Kol Demama Daka

I heard a sermon this week entitled Kol Demama Daka by George DeJong, a distant mentor.  The truth has been valuable to me this week and I pray it will be to you as well.

Have you ever struggled to hear the voice of God?  Say this with me. “Kol Demama Daka.”

Take a minute to read 1 Kings 19. Just after Elijah, whose name means “God is God,” defeats the prophets of Baal proving that God is God, he retreats for refuge, rest, and time with the Lord. 1 Kings 19:9-13 details an interesting experience. Elijah, feeling very lost and alone needs to hear from God. The Lord sends Elijah to the mountain to stand in His presence. A frightening experience I suppose.

The Text says that the Lord passed by:

  • A great and strong wind tore the mountains and broke in pieces the rocks before the Lord, but the Lord was not in the wind.
  • An earthquake came but the Lord was not in the earthquake.
  • A fire ripped across the land but the Lord was not in the fire.
  • After the fire the sound of a low whisper (kol demama daka).

That day the presence of the Lord came in the form of a low whisper. The hebrew phrase is “kol demama daka.” The phrase can easily be translated as “the sound of thin silence.” It is the kind of voice you can only here if you are adamantly listening for it.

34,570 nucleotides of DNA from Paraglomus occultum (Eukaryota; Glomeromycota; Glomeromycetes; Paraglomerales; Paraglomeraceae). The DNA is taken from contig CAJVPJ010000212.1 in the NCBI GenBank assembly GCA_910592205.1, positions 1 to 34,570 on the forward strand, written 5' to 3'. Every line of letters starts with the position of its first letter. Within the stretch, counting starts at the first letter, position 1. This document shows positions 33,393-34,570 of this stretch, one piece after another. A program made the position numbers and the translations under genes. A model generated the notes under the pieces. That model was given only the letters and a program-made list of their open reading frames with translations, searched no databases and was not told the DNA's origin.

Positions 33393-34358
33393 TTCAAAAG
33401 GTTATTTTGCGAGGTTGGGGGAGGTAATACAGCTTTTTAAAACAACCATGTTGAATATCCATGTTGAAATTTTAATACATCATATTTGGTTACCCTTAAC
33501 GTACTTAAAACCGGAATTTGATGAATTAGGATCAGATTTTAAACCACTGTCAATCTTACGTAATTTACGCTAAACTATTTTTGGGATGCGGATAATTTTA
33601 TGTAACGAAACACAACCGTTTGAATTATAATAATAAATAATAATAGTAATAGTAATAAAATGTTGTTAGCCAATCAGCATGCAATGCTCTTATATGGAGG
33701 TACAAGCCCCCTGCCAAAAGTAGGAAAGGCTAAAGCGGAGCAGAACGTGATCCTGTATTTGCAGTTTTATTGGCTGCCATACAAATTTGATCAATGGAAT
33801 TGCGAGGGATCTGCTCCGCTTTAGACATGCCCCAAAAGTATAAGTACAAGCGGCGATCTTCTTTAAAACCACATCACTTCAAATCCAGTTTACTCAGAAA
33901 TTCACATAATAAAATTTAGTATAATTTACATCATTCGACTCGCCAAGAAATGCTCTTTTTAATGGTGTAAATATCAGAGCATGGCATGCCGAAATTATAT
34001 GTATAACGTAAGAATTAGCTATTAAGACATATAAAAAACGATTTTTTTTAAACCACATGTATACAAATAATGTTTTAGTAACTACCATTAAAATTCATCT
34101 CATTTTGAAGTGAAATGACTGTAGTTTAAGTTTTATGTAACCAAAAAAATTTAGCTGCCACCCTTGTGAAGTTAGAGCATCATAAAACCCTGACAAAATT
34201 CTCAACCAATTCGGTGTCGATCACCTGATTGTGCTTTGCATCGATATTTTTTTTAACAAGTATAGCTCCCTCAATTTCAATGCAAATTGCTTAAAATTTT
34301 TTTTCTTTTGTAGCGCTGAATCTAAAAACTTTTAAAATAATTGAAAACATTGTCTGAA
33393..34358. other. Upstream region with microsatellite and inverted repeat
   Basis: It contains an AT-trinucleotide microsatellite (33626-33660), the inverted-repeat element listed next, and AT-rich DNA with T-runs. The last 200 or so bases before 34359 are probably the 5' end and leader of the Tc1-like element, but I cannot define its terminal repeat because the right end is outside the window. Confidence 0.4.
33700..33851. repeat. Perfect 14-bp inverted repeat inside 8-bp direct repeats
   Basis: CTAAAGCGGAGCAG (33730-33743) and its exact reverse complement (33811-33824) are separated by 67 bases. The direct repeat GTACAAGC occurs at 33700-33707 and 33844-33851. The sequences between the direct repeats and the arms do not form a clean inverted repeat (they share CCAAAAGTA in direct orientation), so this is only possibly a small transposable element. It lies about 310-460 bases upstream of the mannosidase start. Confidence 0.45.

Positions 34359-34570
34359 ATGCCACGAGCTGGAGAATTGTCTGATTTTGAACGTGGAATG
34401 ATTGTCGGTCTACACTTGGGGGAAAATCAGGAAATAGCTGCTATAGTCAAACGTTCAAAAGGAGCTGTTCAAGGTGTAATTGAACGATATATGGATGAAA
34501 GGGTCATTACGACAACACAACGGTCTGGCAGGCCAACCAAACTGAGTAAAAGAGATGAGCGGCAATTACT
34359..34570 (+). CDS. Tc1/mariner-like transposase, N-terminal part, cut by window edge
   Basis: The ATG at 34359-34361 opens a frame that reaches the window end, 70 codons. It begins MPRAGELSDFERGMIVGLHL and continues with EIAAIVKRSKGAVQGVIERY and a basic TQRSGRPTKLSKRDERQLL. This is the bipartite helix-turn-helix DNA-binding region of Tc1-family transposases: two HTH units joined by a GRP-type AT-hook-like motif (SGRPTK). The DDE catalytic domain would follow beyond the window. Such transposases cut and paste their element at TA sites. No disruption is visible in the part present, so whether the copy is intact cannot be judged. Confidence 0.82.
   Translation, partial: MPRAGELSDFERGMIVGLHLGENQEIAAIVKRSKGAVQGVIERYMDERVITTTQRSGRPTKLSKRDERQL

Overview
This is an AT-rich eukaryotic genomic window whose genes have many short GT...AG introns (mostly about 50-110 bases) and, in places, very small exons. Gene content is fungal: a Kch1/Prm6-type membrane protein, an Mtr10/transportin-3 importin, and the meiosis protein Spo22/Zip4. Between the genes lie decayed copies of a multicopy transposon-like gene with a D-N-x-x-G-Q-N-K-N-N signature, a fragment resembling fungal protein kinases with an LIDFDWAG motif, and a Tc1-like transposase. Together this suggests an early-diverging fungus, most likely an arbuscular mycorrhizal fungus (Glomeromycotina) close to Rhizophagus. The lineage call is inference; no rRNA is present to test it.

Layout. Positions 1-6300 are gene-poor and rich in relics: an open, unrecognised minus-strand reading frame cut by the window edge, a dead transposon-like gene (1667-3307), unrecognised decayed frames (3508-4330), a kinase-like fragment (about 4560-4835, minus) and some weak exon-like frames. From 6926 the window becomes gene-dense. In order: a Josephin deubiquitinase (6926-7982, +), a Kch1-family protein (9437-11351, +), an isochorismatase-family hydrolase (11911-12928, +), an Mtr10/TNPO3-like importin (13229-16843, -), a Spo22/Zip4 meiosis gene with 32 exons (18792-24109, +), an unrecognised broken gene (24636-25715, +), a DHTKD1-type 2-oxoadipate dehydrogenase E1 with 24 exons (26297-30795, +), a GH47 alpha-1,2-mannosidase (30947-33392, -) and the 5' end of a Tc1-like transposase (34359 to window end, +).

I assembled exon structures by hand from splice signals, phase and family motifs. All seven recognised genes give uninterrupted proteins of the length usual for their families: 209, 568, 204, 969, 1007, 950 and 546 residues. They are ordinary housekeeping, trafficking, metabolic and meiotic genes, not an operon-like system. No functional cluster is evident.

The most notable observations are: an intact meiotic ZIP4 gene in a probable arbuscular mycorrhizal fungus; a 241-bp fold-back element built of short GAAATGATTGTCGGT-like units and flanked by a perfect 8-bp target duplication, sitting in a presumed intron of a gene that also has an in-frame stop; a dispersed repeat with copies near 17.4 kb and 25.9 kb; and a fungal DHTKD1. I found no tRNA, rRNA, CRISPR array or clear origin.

Often we have trouble hearing God and experiencing His presence. We look for Him in the utterly miraculous. Is He in the unexplainable wind, the treacherous earthquake or the blazing fire? Sometimes the Lord is not there.

Instead He is in the kol demama daka… the sound of a low whisper. You can only hear it if you are intently listening. Today, if you are struggling to hear the Lord or you are waiting for a sign, quiet yourself and listen to the thin silence. Pray and open your Bible. Ask the Lord to speak in the kol demama daka.  Chances are you will find Him eager to whisper in your ear.

  One thought on “Kol Demama Daka

  1. Peggy
    October 15, 2009 at 7:16 pm

    Thank you Brian. I needed that simple, but profound, reminder today.

    Like

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